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Wisconsin Farmers ‘Getting Hit Big Time’ As Weather Delays Corn Planting And Decisions About Crop Loom

As Crop Insurance Deadline Nears, Wet Weather Has Delayed Planting By 2 Weeks

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Corn plants grow in a wet farm field
Corn plants grow in a wet farm field Tuesday, May 22, 2018, near Polk City, Iowa. Charlie Neibergall/AP Photo

As wet weather continues to delay planting, Wisconsin corn growers are facing tough decisions about federal crop insurance coverage or other agricultural subsidies.

Only 46 percent of the state’s corn acres have been planted, according to the latest crop progress report from the National Agricultural Statistics Service. That’s two weeks behind the five-year average of 82 percent of corn planted at this point in the season.

Doug Rebout is president of the Wisconsin Corn Growers Association and owns a farm near Janesville.

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I have never seen anything like this that I can remember in my years of farming,” Rebout said. “As farmers we’re used to every year being different and different challenges every year, whether it’s the weather or the economy … And this year, we’re just kind of getting hit big time.”

Many of the remaining acres may not be planted with corn if farmers can’t get in the fields before the federal crop insurance deadline of Friday for most of the state, Nick Baker, agriculture agent for University of Wisconsin-Extension in Rock County, said.

“We’re coming up on a deadline to decide what to do with these acres if we can’t plant corn; and unfortunately, we just don’t have a lot of information available for farmers to give them the best case scenario,” Baker said.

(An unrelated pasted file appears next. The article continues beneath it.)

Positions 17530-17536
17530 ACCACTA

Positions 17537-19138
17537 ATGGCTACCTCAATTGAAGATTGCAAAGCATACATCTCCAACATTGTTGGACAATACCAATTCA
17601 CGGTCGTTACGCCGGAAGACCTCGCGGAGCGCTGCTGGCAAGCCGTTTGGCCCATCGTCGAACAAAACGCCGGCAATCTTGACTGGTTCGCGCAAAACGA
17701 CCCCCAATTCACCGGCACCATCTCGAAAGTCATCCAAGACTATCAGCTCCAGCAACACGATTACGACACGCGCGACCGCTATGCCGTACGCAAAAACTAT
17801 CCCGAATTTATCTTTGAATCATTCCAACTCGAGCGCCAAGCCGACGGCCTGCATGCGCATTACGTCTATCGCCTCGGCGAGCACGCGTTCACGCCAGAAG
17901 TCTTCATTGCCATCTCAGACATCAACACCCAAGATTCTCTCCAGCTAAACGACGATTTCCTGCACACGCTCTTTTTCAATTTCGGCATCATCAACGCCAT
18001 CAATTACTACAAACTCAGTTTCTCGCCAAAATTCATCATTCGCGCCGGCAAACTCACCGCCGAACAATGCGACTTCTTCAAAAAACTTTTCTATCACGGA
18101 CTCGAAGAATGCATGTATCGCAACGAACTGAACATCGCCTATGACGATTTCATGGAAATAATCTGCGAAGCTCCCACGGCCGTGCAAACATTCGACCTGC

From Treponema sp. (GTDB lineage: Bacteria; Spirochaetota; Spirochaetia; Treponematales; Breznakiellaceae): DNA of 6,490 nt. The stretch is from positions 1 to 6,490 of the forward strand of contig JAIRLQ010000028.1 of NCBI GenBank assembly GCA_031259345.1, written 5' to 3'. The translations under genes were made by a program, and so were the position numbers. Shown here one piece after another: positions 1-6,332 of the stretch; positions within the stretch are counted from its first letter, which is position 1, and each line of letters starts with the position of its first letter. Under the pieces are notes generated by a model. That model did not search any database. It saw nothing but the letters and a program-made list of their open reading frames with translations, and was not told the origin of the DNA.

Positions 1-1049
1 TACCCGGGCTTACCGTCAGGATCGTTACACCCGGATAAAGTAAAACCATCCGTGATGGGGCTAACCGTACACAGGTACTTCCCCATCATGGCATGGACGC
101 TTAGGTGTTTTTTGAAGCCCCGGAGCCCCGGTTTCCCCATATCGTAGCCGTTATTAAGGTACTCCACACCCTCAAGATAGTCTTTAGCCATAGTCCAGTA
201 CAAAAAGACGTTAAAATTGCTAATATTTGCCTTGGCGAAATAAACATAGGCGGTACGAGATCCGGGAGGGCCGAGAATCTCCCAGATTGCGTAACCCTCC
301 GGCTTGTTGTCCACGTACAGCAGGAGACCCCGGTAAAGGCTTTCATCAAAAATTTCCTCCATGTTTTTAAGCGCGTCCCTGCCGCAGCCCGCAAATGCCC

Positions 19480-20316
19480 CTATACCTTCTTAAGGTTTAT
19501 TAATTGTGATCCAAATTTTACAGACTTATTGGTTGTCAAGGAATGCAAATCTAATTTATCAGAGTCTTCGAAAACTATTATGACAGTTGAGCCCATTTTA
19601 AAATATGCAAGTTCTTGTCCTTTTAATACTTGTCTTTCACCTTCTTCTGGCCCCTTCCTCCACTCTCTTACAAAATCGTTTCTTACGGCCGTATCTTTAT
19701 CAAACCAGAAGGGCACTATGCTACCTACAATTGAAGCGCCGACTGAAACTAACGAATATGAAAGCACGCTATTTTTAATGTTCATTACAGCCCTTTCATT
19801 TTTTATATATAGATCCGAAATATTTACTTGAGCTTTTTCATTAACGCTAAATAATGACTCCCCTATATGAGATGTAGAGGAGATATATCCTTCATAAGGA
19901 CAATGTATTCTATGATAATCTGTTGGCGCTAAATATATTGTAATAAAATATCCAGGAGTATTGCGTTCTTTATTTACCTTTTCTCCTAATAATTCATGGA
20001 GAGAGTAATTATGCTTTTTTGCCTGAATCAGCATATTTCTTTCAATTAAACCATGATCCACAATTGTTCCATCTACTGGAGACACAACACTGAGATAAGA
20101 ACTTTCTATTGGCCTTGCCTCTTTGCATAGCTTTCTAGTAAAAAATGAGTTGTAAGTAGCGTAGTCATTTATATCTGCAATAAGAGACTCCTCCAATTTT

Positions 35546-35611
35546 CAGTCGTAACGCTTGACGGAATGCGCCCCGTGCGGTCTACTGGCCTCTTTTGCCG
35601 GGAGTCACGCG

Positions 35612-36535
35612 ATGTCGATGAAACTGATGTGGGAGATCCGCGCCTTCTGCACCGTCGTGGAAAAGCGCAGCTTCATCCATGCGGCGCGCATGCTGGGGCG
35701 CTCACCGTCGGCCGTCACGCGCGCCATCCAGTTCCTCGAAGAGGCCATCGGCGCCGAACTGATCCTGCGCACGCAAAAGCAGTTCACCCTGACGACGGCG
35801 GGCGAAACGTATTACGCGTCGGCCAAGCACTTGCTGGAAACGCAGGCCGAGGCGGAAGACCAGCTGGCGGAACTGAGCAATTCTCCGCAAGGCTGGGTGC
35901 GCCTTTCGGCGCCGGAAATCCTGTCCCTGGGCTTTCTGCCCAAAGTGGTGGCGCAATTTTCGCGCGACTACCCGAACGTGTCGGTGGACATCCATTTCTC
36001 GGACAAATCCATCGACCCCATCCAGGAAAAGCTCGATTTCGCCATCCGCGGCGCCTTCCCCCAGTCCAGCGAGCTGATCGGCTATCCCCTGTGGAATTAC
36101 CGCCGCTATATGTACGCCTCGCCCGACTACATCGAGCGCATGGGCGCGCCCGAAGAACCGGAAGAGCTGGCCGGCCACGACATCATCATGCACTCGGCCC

He said farmers can still choose to plant corn, but their insurance coverage will be reduced for every day after the deadline that a crop is planted. And late-planted fields could mean lower yields for farmers in the fall.

“We only have so many days to get the crop grown,” Baker said. “Right now, we’re losing about 2 percent of our yield potential every day that we can’t plant the seed.”

Some producers will be eligible for a payment from their crop insurance program for prevented planting. It’s meant to help offset the cost of not being able to plant their fields.

But Baker said recently announced tariff relief subsidies from the U.S. Department of Agriculture will likely motivate farmers to plant instead, even though the agency has yet to announce exactly how payments will be allocated.

“The little bit we do know, it sounds like you do need to plant a crop in order to get these payments,” Baker said.

Rebout said he doesn’t think growers have enough information about the new Market Facilitation Program to inform their planting decisions. He said farmers have already taken a financial hit after years of low prices, so they’re trying to find the best solution to pay their bills.

“(Farmers) have been getting loans and eating up equity on their farms,” Rebout said. “So if a farmer doesn’t get their crop in or they have low yields because they’re getting it in late, that’s going to be a big impact.”

He said lower corn yields this season will also impact the dairy industry, which relies on corn for feed.

“They’ll still get (corn acres planted), but they’re not going to get the quantity and quality in the fall of what they’re looking for and what they need to feed their animals,” Rebout said.

Baker said a short supply of corn would have a positive impact on corn prices, which have remained low because of a record amount of corn from previous seasons in storage.

But higher corn prices will be another burden on dairy farmers struggling under low milk prices.

“Dairy farmers can’t afford to pay more for feed,” Baker said. “We kind of have a forage shortage already, so they’re short on hay, a lot of them, and that price is already through the roof right now. So adding a higher feed cost, soybean meal and protein and grain would further make things tough for the dairy farmers in Wisconsin.”

Baker said the corn acres that have been planted in the state are in poor condition because temperatures have remained low. With just under half of the soil in the state at surplus moisture, he said farmers need a gradual warm-up to prevent damage emerging crops.

“If it suddenly turns hot and dry, our soils could really turn almost like concrete especially the high clay-based soils,” Baker said “They get really hard, really fast and the crop just can’t grow through that.”

Baker said farmers will be racing against the clock this year to get crops matured and harvested before the first frost in early October.

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